By Burch Barger
From its cypress and bottomland hardwood swamps to its salt marshes and mud flats, the St. Marys Basin provides habitat for a diversity and abundance of animals and plants. There is a large diversity of native tree species found in the basin, including bald cypress, several species of pine, sweetgum and tupelo gum, southern and sweetbay magnolia, red maple, several species of holly, tulip poplar, Carolina willow, river birch, and a variety of oaks. Wildlife in this area includes white-tailed deer, river otters, beavers, raccoons, alligators, gopher tortoises, wild turkeys and ribbon snakes. The middle portion of the river supports black bears, bobcats and the red-cockaded woodpecker.
The St. Marys River offers many opportunities for recreation and sightseeing. Canoeing, boating, fishing, and camping are just some of the ways to enjoy the river. The upper reaches of the St. Marys – the north and middle prongs – are narrow, twisting streams with good current and beautiful cypress and tupelo trees. After the two prongs meet, the river becomes wider and is characterized by bluffs, swamps and snow-white sandbars. Development along the banks is scattered and infrequent and campsites are plentiful. Popular sportfish include redbreast sunfish, bluegill, largemouth bass and various catfish.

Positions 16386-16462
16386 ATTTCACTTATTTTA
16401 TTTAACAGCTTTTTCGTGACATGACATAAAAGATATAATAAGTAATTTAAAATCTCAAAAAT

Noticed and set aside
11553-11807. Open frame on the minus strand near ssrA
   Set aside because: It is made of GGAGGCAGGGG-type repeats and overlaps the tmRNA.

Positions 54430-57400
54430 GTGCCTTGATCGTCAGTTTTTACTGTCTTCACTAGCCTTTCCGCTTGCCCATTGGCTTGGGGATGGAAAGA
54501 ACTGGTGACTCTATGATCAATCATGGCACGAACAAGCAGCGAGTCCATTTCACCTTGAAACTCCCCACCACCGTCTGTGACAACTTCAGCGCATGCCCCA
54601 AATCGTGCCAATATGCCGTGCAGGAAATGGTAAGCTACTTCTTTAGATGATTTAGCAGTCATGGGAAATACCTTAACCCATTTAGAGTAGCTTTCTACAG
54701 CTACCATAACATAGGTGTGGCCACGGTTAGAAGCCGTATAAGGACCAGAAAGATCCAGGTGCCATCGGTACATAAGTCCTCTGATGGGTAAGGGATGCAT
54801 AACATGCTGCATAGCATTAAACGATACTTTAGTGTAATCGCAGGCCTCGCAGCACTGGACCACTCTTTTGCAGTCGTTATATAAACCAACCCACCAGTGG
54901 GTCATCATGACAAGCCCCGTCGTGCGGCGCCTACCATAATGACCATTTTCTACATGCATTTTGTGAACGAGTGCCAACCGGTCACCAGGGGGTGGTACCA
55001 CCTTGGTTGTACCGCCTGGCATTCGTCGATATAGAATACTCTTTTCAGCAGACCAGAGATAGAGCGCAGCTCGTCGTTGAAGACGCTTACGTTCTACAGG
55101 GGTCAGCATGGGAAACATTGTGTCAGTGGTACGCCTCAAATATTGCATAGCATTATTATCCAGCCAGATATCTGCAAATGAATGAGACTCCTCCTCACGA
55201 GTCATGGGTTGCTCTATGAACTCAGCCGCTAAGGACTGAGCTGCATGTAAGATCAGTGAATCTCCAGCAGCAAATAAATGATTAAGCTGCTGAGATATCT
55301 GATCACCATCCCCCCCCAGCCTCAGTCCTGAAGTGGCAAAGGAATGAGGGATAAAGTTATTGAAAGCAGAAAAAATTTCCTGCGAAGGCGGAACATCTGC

If you are looking for a nice spot to start a kayak trip on the St. Marys — or perhaps just a scenic picnic locale — Riverkeeper Anna Laws shares, “Traders Recreation Area in Folkston is located near the Okefenokee Swamp and has a campground. For advanced paddlers, this section of river is lovely!” Once a fort and settlement, Traders Hill today is a 32-acre recreation park on the banks of the St. Marys River where visitors can launch a boat, camp, fish, swim, or enjoy the natural beauty of the river.